“If we keep on separating head from heart, I don’t know how long we’ll last.” Those were the words that Jane Goodall left us with in Arusha.
It’s not often that you get to share a small audience with one of the world’s greatest minds. So when we had the opportunity to have dinner with Jane Goodall in the heart of Africa, we couldn’t say no.
We found out Jane was in Tanzania just 48 hours before she was to speak in Arusha. The world’s foremost researcher on chimpanzees was hosting a fundraising dinner just an hour’s drive from Moshi.
Jane’s love for Africa began after reading Tarzan of the Apes. She joked that Tarzan had married the wrong Jane.
The girls were enthralled by stories Jane told from her research, which was the first to prove chimps have emotions and personalities. But they were equally interested to hear Jane’s thoughts on the threats that chimps face today.
Deforestation and an appetite for bush meat are contributing to the declining chimpanzee population in East Africa. Medical research and the entertainment industry are also factors.
Conservation efforts aimed at animals will not be effective unless we find solutions to help people struggling to survive near chimp habitat. Jane says we need to improve the lives of people if we hope to preserve animal habitat and the environment.
We also need to stop being so greedy in the West.
“The most intellectual creature on the planet is destroying its only home,” Jane reminded us. Our incessant need to consume more stuff has global impacts that are beginning to affect us all.
The attitude that business knows best fuels our need to consume, as well as our short-term view of the future. “Only when we have heart and mind working together, can we create our best world,” Jane said.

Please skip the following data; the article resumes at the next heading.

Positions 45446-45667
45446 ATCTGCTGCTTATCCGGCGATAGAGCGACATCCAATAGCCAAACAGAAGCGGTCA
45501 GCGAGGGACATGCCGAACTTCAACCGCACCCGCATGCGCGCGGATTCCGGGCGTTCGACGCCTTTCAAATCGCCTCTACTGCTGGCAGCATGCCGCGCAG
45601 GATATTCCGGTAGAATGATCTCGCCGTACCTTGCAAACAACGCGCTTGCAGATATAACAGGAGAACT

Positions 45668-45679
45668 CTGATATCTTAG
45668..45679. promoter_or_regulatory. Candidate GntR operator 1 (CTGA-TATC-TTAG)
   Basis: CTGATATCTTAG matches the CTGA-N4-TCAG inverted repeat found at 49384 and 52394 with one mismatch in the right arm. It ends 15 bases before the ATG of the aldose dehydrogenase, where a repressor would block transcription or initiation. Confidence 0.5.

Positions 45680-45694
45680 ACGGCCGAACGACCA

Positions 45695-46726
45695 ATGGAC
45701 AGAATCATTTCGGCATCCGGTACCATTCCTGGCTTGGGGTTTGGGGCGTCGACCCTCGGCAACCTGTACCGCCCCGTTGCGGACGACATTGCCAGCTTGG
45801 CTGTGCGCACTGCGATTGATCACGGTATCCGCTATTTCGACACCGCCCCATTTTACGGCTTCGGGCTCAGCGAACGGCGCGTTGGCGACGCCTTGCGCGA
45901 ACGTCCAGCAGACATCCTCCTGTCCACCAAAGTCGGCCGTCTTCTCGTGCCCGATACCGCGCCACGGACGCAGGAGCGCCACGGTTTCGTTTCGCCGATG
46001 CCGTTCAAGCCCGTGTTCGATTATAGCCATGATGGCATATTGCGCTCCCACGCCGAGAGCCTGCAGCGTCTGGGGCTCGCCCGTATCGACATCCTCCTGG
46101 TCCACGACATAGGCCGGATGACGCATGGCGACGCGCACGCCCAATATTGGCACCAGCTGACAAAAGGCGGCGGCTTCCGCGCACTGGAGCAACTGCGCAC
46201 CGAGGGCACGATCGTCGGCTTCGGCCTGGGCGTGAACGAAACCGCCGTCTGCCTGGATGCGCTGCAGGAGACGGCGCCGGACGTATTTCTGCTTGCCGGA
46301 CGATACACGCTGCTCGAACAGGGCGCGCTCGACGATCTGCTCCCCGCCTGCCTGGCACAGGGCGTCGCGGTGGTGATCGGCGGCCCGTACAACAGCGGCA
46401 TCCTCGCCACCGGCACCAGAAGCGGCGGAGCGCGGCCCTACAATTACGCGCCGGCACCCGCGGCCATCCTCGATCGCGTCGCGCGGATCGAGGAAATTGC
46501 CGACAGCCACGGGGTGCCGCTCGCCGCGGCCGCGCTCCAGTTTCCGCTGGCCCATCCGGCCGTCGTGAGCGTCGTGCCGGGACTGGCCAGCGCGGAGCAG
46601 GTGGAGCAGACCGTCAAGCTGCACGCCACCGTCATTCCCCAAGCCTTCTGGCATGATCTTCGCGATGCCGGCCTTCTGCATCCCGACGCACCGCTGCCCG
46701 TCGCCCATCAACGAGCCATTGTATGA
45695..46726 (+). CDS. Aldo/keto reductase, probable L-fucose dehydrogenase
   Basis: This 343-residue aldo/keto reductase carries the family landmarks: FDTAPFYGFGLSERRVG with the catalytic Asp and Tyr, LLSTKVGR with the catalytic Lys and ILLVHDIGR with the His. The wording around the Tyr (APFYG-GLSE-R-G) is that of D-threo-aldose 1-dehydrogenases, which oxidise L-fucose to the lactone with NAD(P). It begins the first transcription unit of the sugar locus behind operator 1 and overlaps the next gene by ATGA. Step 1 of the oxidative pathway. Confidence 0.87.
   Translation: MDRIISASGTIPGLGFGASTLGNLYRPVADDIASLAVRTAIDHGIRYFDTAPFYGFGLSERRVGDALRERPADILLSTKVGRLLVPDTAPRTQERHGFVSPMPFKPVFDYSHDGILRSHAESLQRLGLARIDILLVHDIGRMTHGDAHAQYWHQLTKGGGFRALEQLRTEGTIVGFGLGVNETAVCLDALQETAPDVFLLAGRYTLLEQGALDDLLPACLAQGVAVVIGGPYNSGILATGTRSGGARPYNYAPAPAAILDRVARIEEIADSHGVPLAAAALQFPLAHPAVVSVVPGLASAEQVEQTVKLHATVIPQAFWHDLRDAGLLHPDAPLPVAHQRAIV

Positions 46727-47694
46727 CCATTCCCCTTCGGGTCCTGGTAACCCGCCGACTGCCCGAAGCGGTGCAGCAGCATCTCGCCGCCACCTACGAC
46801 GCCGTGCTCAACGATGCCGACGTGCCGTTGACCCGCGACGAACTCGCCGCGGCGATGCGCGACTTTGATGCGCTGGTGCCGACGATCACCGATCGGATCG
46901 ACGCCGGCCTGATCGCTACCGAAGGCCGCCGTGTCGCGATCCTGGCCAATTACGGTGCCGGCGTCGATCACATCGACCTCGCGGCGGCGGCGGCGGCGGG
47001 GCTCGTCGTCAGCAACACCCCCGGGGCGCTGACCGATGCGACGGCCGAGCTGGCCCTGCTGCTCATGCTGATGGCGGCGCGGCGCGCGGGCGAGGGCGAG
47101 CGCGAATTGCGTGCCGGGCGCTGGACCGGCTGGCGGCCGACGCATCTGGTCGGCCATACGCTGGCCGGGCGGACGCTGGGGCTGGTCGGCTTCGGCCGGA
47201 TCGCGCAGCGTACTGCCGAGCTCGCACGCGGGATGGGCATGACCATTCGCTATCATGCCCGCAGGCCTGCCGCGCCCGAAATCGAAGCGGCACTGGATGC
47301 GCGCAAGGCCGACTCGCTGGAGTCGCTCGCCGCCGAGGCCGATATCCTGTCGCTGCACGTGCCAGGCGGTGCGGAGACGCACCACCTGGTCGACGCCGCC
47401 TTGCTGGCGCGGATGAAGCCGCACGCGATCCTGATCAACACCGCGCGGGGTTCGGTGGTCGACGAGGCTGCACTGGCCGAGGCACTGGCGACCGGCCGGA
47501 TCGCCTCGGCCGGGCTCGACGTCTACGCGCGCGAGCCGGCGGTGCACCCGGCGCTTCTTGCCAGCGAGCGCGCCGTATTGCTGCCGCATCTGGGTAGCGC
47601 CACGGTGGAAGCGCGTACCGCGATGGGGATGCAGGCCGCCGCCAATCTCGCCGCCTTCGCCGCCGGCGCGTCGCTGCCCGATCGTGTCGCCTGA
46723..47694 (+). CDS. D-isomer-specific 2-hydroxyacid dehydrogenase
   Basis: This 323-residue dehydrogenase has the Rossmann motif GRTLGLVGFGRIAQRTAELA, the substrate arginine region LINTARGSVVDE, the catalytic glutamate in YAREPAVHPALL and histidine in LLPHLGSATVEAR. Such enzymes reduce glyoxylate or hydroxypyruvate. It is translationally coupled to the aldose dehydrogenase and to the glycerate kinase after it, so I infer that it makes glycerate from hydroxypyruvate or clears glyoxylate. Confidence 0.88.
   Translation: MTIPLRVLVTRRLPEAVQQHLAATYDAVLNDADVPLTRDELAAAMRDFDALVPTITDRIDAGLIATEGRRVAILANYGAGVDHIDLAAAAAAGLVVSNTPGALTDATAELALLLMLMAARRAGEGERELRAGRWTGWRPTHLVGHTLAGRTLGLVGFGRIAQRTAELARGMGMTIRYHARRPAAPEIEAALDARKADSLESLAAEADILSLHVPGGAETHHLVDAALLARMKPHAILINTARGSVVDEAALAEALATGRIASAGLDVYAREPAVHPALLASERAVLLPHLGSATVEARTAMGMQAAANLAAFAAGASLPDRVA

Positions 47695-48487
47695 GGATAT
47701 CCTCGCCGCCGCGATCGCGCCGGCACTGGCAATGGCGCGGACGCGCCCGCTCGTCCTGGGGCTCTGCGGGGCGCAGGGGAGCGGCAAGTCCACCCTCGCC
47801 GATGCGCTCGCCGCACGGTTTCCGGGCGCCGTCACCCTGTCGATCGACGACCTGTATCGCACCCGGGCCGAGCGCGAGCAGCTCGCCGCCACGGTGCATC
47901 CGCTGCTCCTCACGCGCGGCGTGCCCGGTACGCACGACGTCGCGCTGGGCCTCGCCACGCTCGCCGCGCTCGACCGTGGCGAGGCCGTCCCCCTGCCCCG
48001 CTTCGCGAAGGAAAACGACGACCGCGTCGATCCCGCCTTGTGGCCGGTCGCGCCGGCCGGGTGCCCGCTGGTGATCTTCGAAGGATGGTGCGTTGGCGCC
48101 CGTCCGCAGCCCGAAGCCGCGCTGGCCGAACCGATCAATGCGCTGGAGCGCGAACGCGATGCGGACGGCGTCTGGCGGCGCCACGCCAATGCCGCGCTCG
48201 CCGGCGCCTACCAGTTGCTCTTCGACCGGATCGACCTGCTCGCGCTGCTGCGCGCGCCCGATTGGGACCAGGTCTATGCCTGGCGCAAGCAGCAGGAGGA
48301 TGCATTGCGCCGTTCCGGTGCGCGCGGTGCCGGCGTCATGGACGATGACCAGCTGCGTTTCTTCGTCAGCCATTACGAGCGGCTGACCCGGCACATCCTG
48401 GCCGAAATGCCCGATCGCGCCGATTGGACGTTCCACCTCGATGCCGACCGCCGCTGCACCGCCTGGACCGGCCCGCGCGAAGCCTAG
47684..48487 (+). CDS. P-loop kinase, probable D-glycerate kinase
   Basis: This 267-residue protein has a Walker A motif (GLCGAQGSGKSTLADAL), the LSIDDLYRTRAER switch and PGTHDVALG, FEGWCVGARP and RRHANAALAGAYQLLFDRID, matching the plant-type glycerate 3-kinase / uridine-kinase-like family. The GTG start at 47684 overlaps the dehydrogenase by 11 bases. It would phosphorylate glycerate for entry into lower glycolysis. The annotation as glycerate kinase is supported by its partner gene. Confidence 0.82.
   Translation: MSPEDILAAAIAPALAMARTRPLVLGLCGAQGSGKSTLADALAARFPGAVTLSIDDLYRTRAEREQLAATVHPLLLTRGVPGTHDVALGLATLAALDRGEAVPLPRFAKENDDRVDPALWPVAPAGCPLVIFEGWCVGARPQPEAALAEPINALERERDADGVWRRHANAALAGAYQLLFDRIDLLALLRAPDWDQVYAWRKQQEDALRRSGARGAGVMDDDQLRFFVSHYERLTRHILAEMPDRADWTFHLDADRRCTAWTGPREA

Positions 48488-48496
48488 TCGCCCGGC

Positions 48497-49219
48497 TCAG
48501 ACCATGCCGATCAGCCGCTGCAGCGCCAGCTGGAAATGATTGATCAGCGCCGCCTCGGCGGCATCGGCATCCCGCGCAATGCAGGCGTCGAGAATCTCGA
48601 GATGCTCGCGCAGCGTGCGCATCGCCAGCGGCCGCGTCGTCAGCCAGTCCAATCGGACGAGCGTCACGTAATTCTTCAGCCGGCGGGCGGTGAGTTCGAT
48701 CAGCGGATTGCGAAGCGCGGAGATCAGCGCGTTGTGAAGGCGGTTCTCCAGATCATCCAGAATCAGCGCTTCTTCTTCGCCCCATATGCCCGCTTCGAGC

I loved how Jane linked the need for development in Africa with protecting our environment. Our short, two months on the continent have ingrained within our minds the disparity that exists between the West and the rest of the world. But we also see many things that can be done if the world decides to work together.
I was proud of Sophie for being brave enough to ask a question during the Q&A session at the end of Jane’s talk. She used a microphone in front of the 40-odd person audience to clarify how many chimps we have lost since Jane began studying them. Jane responded that Tanzania had two million chimps when she first arrived, but now the population is between 250,000 and 300,000.
At the end of the session the girls got up to meet Jane. We had bought one of her books through a fundraising auction, and she signed it for them. She told the girls, “Together we can make the world a better place.”
I know the girls realize that meeting Jane was important, but I’m sure when they are older they will understand its significance that much more. It was an incredible evening, and definitely a highlight of the trip!